As an aside (and to link in with the theme of the effects of periods of positive variance), the player who I had contributed my first stack to earlier in the tournament was knocked out in 50th or so, during the 1st blind level after the break. He had donkeyed away his massive stack on the table he had been moved to - hopefully he had learned a lesson or two about the pitfalls of being a calling station and lack of discipline / patience - obviously it is more fun to try and see each and every flop, but for most players it isn't the best strategy.
The SE, €50+5 18/05/2006
I didn't head in on the Wednesday night for the €75+5 Double Chance due to the Champions League final being on - doubt they got much of a crowd because of this. Being a Spurs man, I thought to myself that despite my dislike for Arsenal, I wouldn't mind seeing a British team win the trophy...I found out that I actually wanted the gooners to lose after Eboue dived and Campbell scored their only goal, and I felt my traditional feelings of disgust rise within me. Come on Barca! Deserving winners in the end.
Anyhow, since I'm off to Westport this weekend for a stag do (and despite needing a good night's sleep last night to properly prepare for tonight's boozing!) and won't get to play poker for a good few days, I really was up for the tournament last night. There were almost 60 runners, including such greats as Culchie (Mick), Nick from Vegasnights, Ianmc and DocO. I also got to met a new boardster or two over the course of the game. The tournament finally kicked off at 9.20, they really, really need to get time-management under control, everyone had been sitting down for at least 10 minutes before the first hand was dealt.
Thankfully, it was worth waiting for. I was sitting on table 7, seat 9. Folded around to an experienced player in LP, he made it 150 to go (blinds 25/50). I finded QQ as my first hand, on the button no less. I raise to 400. The SB folds. The BB dwells...and goes all in. ACTION! Good for the table buzz, that sort of thing. The initial bettor in LP dwells a bit himself, shakes his head (he really wanted to see a flop) and folds. I have to have a think myself, but the pot is nice and big and I'm only behind two hands. Not knowing the player in the BB, I have to assume he is of pub player standard and as a result could have a big enough range. I call. He has AKs, so almost a 50/50. However, the player in LP says to me before the flop is dealt that he had AK himself, so it is no longer a 50/50, I'm way in front. No help for the BB and I double up first hand. I proceed to go on a run, dominating the table (some good, experienced players there, happy to say!) and, after the table is broken up and I'm moved to table 1, I go into the break with approx 6.5k after taking my top-up, starting stack 3k.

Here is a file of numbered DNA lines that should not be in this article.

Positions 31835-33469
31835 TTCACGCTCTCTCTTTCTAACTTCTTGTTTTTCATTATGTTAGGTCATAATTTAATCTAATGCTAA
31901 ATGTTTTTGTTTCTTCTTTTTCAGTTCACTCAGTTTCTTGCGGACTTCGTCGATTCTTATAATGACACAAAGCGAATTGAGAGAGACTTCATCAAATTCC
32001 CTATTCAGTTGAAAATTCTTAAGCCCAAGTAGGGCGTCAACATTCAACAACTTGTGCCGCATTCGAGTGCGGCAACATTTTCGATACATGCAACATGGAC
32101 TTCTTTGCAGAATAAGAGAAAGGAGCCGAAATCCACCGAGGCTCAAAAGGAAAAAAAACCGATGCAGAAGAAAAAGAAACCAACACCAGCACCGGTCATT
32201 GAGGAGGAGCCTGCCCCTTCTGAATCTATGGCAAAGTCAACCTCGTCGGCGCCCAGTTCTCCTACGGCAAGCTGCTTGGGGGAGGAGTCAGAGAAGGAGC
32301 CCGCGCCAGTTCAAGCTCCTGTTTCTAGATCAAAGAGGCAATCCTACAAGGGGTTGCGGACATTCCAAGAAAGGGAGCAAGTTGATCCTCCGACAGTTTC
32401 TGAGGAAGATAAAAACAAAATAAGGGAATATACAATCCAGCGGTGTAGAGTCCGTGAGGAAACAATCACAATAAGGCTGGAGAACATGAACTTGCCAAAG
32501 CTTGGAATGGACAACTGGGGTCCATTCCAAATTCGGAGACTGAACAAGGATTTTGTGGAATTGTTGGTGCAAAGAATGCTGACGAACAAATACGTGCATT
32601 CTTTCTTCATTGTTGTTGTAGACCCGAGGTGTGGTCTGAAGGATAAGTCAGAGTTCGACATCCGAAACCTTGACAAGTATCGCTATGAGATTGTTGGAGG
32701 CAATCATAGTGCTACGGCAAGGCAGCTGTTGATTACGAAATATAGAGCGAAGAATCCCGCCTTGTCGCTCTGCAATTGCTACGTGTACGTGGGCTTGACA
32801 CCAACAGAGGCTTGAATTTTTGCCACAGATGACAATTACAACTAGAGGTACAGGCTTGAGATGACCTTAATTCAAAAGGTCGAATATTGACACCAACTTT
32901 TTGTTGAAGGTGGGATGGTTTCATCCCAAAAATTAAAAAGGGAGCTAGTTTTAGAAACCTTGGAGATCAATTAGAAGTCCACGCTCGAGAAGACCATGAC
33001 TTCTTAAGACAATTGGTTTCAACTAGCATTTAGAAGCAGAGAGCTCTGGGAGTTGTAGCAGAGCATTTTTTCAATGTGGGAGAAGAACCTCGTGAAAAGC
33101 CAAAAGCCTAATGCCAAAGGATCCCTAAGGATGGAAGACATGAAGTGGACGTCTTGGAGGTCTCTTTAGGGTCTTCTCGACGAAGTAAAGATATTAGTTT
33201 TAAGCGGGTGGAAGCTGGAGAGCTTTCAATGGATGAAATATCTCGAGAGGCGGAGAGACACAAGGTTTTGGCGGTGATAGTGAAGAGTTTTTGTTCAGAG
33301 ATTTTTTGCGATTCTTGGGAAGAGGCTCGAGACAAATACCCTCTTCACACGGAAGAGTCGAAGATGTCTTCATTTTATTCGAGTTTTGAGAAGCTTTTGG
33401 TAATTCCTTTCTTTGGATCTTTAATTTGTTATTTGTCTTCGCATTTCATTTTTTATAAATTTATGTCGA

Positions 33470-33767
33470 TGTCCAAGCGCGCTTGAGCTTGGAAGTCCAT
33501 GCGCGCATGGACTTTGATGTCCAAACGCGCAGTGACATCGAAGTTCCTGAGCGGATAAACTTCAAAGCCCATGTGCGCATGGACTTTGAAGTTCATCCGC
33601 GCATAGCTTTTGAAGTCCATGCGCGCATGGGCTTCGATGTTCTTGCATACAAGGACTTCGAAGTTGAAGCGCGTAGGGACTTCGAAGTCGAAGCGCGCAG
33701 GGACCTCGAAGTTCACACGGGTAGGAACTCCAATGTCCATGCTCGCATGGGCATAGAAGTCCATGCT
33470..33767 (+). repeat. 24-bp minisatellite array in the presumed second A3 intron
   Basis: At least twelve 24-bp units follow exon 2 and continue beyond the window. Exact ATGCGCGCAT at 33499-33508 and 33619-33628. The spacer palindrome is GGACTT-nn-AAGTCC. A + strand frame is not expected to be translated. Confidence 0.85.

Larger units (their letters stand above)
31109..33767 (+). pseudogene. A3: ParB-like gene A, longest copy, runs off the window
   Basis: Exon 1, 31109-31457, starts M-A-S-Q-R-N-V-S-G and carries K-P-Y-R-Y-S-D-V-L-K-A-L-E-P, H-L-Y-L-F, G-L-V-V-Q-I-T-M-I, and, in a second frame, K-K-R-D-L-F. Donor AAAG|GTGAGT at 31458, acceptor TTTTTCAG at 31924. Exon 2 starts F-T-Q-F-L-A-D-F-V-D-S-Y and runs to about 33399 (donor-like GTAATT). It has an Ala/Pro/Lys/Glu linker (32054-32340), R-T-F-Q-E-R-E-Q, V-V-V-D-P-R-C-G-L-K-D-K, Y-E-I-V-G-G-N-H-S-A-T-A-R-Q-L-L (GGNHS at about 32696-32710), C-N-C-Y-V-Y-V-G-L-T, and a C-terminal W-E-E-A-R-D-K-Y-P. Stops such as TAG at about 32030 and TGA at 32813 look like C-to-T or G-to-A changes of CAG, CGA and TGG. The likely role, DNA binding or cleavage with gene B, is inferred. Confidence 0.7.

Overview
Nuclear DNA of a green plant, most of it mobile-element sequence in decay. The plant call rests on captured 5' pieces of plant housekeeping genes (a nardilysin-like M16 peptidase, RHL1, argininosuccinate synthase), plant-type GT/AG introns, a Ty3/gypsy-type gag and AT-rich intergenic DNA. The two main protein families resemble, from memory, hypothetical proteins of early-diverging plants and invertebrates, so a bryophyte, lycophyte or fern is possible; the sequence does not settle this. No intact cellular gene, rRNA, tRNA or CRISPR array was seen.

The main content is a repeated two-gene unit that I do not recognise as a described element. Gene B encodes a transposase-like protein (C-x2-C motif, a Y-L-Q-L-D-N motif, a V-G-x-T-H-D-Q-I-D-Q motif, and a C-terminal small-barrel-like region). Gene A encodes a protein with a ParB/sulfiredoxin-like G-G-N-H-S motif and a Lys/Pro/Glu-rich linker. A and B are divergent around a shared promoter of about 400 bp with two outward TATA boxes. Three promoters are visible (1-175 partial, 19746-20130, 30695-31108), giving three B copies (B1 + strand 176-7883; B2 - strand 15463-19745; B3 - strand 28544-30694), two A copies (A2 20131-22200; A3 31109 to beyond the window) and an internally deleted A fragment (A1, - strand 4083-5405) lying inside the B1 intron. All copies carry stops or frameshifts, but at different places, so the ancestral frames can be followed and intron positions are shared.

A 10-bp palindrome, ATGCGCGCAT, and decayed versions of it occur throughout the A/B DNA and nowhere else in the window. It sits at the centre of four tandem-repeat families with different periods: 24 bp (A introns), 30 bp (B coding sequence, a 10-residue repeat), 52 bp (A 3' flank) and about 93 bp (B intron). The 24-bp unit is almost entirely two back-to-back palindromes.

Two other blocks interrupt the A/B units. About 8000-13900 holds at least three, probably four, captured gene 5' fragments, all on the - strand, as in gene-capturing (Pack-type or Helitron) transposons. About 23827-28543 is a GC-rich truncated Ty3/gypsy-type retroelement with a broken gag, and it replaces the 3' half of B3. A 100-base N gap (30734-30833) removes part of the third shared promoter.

I really was enjoying my poker, and headed into the post-break period as I ended the 1st session, playing well and continuously accumulating. When 5 players limped on my BB (blinds 200/400), I raised to 4k - limpers tax - and scared them all away. I raised 1200 into the table chip leader (another one of these calling stations who hit a few flops) with A6d, SB folded and he called. Flop was Q64 with one diamond. He checked - I put him on Ax or a mid pair, he hadn't hit that Q as he certainly would have bet it. He also would definitely pot it on the turn if I checked it, that was how he played when faced with weakness. I wanted to take the pot then and there, and confidently threw out a bet of 1500. He hummed and hawed for a while, then relucantly folded. I showed him my hand to get a reaction and hopefully find out what he had - he had folded 77. I was now really motoring, table chip leader and throwing out bluffs, semi-bluffs and tricky play to steadily accumulate chips. With three tables left and 21 players surviving, I was moved to table 3, where it seemed all the tournament chips were sitting. I went from chip leader on table 1 to joint shortstack on the new table!